WFL’s tenancy obligations were guaranteed by WFH. WFL assigned the lease to another company, WFG, and guaranteed WFG’s rents and rates liabilities under an authorised guarantee agreement.
WFH and WFG were subsequently wound up and the liquidator disclaimed all interest in the property under IA 1986, s 178. The appellants continued to call on WFL, as guarantor under the agreement, to make good the default of WFG paying the rent. The appellants did not exercise any right to take physical possession of the property. The council made rate demands of the appellants, as landlords, totaling £580,000.
The questions for the court were whether:
The appellants submitted that they could not be said to be ‘entitled to possession’ within LGFA 1988, s 65(1)because LGFA 1988, s 178 preserved the lease for the purposes of the guarantor's obligations, and WFL could seek an overriding lease under the Landlord and Tenant (Covenants) Act 1995, s 19.
Relying heavily on Hindcastle Ltd v Barbara Attenborough Associates Ltd  AC 70,  1 All ER 737, the judge held that the disclaimer determined the lease and gave the landlord the right to immediate possession irrespective of the subsistence of the guarantor’s obligations. LGFA 1988, s 178(4)(b) preserved the liabilities of the guarantor although those rights were contractual in nature and did not give the guarantor an immediate right to possession. The appeal was dismissed.
This case is of interest as a restatement and clarification of the Eurosail judgment (BNY Corporate Trustee Services Ltd and others v Eurosail-UK 2007–3BL plc and others  UKSC 28,  3 All ER 271)
The appellant was the company secretary of a property company which carried out a business receiving deposits for properties in Dubai and then passing them on to developers. The company deposits received had not been paid into a separate fund but had been mixed with the company’s funds. After the crash of the Dubai housing market the company went into liquidation. The respondent liquidator of the company applied to set aside two payments to the appellant which were deemed to be undervalue transactions.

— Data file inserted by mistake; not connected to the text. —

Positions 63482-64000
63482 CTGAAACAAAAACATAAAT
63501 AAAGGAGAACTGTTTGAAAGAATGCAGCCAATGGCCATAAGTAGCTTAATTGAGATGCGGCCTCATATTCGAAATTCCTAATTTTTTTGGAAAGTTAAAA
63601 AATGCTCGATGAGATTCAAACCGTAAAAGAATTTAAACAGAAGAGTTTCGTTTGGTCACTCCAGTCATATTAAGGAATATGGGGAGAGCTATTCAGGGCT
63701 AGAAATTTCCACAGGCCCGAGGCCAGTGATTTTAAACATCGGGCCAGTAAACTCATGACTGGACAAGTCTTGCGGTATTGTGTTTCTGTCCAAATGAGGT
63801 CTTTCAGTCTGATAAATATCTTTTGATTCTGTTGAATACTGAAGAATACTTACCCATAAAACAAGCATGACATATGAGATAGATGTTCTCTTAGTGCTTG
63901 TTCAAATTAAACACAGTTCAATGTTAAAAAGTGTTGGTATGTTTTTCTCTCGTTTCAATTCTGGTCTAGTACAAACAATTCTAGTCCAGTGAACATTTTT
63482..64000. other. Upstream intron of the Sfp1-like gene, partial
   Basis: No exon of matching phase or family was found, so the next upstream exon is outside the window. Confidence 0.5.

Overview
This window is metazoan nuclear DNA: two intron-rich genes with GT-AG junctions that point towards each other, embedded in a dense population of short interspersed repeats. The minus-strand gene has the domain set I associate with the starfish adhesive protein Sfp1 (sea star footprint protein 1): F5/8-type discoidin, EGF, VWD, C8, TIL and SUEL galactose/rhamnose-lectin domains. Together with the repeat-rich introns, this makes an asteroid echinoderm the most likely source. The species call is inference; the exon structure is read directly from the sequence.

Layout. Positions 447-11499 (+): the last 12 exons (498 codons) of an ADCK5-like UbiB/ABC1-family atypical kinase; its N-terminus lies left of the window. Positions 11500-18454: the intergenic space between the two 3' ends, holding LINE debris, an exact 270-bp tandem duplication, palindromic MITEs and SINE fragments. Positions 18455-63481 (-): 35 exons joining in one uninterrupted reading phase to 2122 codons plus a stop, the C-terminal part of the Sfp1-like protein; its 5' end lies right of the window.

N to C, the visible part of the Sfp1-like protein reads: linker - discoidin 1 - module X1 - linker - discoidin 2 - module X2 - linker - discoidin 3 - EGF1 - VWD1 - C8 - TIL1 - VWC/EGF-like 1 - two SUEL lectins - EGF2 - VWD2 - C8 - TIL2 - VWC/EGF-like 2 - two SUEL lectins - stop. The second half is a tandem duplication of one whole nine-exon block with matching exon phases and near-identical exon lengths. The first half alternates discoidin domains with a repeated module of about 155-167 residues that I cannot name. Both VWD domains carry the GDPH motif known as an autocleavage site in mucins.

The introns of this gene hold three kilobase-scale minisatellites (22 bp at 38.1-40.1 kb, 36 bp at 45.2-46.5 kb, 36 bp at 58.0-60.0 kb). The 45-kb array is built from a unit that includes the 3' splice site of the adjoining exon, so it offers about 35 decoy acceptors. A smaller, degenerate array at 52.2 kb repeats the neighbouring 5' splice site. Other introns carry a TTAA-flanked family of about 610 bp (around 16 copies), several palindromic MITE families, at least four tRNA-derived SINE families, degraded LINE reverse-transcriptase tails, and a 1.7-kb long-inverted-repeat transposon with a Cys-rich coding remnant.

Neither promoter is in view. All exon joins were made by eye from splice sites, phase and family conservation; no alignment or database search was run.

The question for the Court of Appeal to consider was whether those undervalue transactions occurred when the company was insolvent within the meaning of IA 1986, s 123—an issue that would determine whether the transactions had taken place at a relevant time for the purposes of IA 1986, s 241.
The first instance decision pre-dated the Supreme Court judgment in Eurosail. Applying the ‘point of no return’ test, HHJ Purle QC had held on the facts the company was not insolvent because it was paying its debts as they fell due and was not subject to creditor pressure.
On appeal, Warren J held that HHJ Purle had applied the wrong legal test and had failed to take into account the fact that the company, although not a Ponzi scheme, was using new customer deposits to pay off its debts, thus effectively replacing them with long-term debts.
Lewison LJ in the leading judgment of the Court of Appeal referred to and clarified Lord Walker’s judgment inEurosail, and held, dismissing the appeal that:
This case is an interesting example of the English Courts being reluctant to assist a South Korean administrator in restraining the exercise of an ipso facto clause.
A shipowner company entered into rehabilitation proceedings in the South Korean bankruptcy court and an administrator was appointed. The English court made an order that the rehabilitation be recognised as ‘foreign main proceedings’ for the purposes of the Cross-Border Insolvency Regulations 2006, SI 2006/1030 (the Regulations).
Just prior to commencement of the rehabilitation proceedings the company had entered into a long-term affreightment contract with the applicant, a Brazilian shipping company, as charterer. The contract was governed by English law and London arbitration. One of its clauses provided for termination with immediate effect on notice in writing for default including insolvency. The applicant sought to terminate the contract pursuant to this clause and applied for an order permitting it to commence an arbitration seeking declaratory relief as to its entitlement to terminate the contract.
The company’s administrator wanted to continue the contract as it was very profitable and important to the company’s rehabilitation. Accordingly, the company’s administrator, submitting that the insolvency default clause was invalid under South Korean law, applied to the English court, seeking a stay on arbitration proceedings under Sch 1, art 21(1)(a) of the Regulations or pursuant to the court’s power under Sch 1, art 21(1) to ‘grant any appropriate relief’ to protect the assets of the company.
Morgan J dismissed the administrator’s application holding that:
The question as to what would have happened had the administrator relied on Sch 1, art 21(1)(g) to request additional relief that might have been available to the English insolvency office under English law remains at large.
The company was incorporated in Portugal and had its centre of main interests in Brazil. Following a resolution of shareholders, it presented a petition in England for a compulsory winding-up order and was wound up underIA 1986, s 221 as an unregistered company. After the winding-up order had been made proceedings for the involuntary dissolution of the company commenced in Portugal.